Monday March 27, 2023

Israeli officials visit Saudi Arabia as ties warm up

The US is secretly brokering talks between Saudi Arabia, Israel and Egypt over the transfer of two strategic Red Sea islands to Riyadh

May 30, 2022
Israeli officials visit Saudi Arabia as ties warm up

TEL AVIV: A number of senior Israeli officials have visited Saudi Arabia in recent years, including Defence Minister Benny Gantz and the past two heads of Mossad, amid growing speculation that Jerusalem and Riyadh are readying small steps toward normalising relations, newspaper Israel Hayom revealed on Sunday.

Gantz made a visit to Saudi Arabia when he served as chief of staff of the IDF from 2012 to 2016. Other officials who visited Saudi Arabia include former Mossad chiefs Yossi Cohen and Tamir Pardo.

Gantz visited Washington earlier this month for meetings with National Security Adviser Jake Sullivan and Secretary of Defense Lloyd Austin. The meetings came less than a day after Sullivan and Austin met with Saudi Deputy Defense Minister Prince Khalid Bin Salman.

The timing of both meetings led to speculation that Israel was coordinating its next moves on Iran with the US and Saudi Arabia. Israel’s ties with Saudi Arabia have received growing media attention in recent weeks ahead of a possible visit by US President Joe Biden to Saudi Arabia while he visits the Middle East in late June, a trip that will include a stop in Jerusalem.

The United States is secretly brokering talks between Saudi Arabia, Israel and Egypt over the transfer of two strategic Red Sea islands to Riyadh. The US is eyeing possible deal involving the islands of Tiran and Sanafi on the edge of the Gulf of Aqaba – otherwise known as the Strait of Tehran – that could lower oil prices in the US and push forward normalization of ties between Israel and Saudi Arabia.

Egypt, which has had possession of the islands, has already agreed to transfer them to Saudi Arabia, however, both Jerusalem and Washington have to sign off on the deal. Israel captured the islands from Egypt during the Six Day War. They were part of the territory it ceded to Egypt in its 1979 peace deal in exchange for an international peacekeeping force backed by the US.

Saudi Arabia has historically refused to set up diplomatic ties with Israel before a just resolution is found for Palestinians. Saudi Arabia has long claimed ownership of the islands and said Egypt controlled them since 1950 for protection at the request of Riyadh.

In 2018, Egypt’s Supreme Court approved a deal between the two countries that ceded the islands to Saudi Arabia despite public anger against the move.

However, the transfer was pending an agreement over the fate of a multinational force of observers — set up as part of the 1979 Egypt-Israel peace treaty — who ensured freedom of navigation at the strait.

Saudi Arabia wants to end the work of the multinational force but promised to keep it demilitarised and ensure freedom of navigation. According to the Walla report, Israel requested alternative security arrangements to end the work of the force. Israel also asked that Saudi Arabia allow it to use its airspace to shorten flights to India, Thailand and China. It also wants Saudi Arabia to allow direct flights between the two countries for those who want to perform pilgrimage to Makkah.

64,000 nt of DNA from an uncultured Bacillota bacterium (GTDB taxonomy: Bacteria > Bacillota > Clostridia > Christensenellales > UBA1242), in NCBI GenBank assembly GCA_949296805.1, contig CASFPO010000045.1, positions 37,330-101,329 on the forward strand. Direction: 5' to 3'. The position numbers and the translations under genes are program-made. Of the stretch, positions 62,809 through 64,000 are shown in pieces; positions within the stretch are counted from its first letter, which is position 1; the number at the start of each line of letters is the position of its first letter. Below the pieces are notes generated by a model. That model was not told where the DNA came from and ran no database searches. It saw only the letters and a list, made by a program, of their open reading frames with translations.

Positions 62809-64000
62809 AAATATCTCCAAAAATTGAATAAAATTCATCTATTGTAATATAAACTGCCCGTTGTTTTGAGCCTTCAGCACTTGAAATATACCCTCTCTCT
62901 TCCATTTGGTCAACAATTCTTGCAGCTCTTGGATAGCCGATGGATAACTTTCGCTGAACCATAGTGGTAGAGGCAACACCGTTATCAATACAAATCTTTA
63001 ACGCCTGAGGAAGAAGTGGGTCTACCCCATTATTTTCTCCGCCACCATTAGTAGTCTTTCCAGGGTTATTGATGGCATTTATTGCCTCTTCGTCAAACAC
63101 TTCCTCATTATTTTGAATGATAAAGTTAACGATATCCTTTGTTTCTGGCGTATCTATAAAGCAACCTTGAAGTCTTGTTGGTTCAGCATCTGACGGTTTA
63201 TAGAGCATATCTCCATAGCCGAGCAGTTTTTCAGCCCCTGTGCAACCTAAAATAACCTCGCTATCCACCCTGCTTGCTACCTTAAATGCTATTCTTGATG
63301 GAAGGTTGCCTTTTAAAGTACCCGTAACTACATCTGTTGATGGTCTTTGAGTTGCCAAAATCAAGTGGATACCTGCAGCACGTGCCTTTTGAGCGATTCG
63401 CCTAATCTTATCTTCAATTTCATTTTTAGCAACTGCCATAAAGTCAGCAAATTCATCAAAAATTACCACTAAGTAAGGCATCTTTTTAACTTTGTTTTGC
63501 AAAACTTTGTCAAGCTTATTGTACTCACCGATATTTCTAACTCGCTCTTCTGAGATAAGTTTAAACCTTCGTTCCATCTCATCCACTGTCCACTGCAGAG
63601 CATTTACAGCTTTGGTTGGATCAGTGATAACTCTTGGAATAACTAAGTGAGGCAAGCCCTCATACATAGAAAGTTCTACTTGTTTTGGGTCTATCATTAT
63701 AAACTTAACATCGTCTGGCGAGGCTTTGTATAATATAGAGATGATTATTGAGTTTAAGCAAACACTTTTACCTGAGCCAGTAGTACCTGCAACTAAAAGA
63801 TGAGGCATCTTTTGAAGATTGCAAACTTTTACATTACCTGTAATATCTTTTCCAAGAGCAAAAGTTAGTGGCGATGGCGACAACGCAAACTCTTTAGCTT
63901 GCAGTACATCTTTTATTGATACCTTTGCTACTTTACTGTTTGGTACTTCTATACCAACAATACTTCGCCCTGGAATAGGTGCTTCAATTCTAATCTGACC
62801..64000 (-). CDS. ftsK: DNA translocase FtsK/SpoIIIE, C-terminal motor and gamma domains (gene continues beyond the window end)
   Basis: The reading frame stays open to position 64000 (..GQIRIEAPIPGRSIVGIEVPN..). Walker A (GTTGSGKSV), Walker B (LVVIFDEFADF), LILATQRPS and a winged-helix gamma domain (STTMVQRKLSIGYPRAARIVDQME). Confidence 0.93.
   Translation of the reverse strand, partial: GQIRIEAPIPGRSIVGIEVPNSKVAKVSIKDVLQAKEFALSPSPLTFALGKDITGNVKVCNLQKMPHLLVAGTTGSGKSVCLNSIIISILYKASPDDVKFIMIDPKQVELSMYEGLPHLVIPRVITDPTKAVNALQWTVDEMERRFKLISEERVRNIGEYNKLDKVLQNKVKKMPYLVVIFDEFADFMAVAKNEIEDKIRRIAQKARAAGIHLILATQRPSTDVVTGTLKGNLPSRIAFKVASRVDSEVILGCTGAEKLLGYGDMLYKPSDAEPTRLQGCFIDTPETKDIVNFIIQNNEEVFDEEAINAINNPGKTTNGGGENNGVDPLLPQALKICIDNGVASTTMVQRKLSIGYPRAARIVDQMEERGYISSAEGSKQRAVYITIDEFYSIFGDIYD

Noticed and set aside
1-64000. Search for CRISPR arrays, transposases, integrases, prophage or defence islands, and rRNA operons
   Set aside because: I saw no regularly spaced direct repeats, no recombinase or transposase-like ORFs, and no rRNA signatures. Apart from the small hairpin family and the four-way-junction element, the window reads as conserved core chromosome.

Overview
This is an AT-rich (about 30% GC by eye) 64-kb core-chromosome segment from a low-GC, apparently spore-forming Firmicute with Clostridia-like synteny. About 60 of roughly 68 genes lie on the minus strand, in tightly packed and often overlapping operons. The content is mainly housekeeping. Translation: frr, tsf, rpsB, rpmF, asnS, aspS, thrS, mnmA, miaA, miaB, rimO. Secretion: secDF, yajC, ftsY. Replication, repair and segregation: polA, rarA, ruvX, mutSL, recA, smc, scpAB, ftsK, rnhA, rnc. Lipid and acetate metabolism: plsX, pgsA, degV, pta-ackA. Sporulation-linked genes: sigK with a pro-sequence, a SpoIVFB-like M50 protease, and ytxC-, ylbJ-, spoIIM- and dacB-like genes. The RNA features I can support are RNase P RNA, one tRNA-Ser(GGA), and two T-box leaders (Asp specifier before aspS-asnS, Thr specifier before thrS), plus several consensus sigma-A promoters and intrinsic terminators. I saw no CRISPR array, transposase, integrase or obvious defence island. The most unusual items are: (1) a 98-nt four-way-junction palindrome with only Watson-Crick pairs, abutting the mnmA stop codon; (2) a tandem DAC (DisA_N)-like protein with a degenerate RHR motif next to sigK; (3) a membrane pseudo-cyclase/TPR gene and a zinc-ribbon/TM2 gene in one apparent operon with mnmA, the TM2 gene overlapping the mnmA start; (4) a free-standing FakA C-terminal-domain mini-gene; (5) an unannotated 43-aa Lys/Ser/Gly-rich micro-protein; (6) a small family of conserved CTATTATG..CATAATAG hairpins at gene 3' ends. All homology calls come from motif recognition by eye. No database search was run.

In 2020, Israel signed deals with the United Arab Emirates, Bahrain, Morocco, and Sudan, in what became known as the Abraham Accords. Saudi officials have repeatedly said the kingdom remained committed to the Arab Peace Initiative, which conditions recognising Israel on the establishment of an independent Palestinian state within the 1967 borders. However, in November 2020, Saudi Arabia’s MBS met secretly with Israeli Prime Minister Benjamin Netanyahu in the kingdom, according to several Israeli media reports at the time.

Touted by former president Donald Trump and his aides as a great diplomatic achievement, the normalisation deals between Arab states and Israel did not solve the conflict between Israelis and Palestinians, and none of the normalising Arab countries had ever been at war with Israel.

Dozens of Israeli tech entrepreneurs and businesspeople have recently flown to Saudi Arabia for advanced talks on Saudi investments in Israeli companies and Israeli investment funds, according to a report (Hebrew) in the Globes business daily. The kingdom refrained from signing onto the Washington-brokered Abraham Accords in 2020 as the US and Israel had hoped, but Riyadh is believed to have given the go-ahead to Bahrain, where it retains decisive influence, to join the normalisation agreement with Israel alongside the United Arab Emirates, Morocco and Sudan.

In addition, after the accords were signed, Saudi Arabia began allowing Israeli airlines to use its airspace for flights to and from the UAE and Bahrain. But Israel has not yet received such access for flights to India, Thailand and China, which as a result are significantly longer than they need be.

The businesspeople and entrepreneurs who made recent visits to Saudi Arabia entered the kingdom on their Israeli passports containing special visas.